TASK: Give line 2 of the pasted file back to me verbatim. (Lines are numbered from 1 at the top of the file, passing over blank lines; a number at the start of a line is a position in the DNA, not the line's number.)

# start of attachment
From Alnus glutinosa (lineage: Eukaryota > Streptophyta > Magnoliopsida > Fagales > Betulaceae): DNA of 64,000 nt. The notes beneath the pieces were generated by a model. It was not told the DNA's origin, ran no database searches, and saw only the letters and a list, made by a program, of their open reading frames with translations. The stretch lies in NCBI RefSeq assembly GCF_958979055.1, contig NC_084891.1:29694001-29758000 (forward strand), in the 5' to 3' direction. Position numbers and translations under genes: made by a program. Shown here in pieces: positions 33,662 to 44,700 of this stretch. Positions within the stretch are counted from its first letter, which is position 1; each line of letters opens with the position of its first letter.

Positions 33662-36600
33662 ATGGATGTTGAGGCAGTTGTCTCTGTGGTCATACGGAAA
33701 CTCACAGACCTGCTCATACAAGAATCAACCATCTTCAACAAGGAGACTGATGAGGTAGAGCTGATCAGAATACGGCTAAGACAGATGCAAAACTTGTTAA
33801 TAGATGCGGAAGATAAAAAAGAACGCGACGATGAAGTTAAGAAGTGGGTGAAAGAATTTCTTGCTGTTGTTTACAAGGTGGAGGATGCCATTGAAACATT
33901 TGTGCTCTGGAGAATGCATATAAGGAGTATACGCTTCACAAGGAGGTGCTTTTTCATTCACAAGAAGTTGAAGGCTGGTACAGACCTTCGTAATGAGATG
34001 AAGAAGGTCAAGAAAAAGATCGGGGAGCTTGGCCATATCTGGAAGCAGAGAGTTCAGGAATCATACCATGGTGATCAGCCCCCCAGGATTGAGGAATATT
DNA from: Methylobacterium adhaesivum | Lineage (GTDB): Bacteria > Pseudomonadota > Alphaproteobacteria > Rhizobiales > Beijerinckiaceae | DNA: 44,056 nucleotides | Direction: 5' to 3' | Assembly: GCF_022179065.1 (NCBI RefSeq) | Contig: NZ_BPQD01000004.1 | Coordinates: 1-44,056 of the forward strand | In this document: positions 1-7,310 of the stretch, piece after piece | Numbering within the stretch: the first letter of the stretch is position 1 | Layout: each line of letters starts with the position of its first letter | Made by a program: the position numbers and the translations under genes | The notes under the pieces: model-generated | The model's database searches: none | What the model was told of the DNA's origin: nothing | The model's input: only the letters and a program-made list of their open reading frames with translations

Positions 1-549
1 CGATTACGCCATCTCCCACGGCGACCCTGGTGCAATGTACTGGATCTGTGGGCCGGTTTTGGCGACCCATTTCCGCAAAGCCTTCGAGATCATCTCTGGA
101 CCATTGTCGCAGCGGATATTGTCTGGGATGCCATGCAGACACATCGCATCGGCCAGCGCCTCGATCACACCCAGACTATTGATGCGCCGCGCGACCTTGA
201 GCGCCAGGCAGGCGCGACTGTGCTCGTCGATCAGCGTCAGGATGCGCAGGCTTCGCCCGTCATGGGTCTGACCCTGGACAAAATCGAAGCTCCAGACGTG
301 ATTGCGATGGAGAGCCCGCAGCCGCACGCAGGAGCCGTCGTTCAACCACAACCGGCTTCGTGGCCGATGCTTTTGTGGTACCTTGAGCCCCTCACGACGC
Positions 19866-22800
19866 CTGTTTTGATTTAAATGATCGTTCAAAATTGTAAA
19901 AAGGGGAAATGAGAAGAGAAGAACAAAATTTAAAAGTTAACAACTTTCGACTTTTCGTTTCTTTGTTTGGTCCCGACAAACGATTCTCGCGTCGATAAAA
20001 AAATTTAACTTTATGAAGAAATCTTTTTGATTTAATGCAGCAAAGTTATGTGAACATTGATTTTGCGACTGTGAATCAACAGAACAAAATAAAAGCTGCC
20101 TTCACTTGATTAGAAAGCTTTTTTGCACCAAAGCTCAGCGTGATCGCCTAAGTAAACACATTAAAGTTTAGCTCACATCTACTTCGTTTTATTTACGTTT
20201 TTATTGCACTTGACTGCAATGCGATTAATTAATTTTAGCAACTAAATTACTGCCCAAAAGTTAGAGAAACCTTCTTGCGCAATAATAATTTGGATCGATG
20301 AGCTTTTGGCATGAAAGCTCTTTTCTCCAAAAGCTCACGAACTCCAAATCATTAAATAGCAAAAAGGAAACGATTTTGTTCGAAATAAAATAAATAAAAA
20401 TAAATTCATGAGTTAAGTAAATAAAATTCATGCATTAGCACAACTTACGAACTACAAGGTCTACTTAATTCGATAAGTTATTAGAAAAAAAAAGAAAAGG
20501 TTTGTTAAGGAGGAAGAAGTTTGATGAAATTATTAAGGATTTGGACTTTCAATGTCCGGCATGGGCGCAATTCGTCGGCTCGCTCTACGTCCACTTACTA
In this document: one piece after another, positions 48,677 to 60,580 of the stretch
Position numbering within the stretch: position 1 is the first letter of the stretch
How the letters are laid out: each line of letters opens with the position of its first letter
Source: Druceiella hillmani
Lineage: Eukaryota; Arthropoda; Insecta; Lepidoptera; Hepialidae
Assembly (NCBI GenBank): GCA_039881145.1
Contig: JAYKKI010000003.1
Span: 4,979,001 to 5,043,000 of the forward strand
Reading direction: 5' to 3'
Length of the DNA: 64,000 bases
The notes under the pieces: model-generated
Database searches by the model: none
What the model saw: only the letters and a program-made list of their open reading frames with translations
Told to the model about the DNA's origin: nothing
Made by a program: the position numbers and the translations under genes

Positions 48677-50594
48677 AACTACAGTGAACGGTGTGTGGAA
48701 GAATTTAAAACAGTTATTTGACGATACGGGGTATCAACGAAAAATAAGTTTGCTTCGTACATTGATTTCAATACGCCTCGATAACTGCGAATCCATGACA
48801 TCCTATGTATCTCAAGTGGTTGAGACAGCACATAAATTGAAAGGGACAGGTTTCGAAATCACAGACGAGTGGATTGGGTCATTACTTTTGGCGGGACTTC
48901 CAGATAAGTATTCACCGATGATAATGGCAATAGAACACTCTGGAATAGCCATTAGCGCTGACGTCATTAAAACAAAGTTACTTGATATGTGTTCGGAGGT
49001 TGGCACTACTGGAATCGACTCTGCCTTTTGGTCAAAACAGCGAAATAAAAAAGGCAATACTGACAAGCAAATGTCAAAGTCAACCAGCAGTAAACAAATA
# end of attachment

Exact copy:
Positions 33662-36600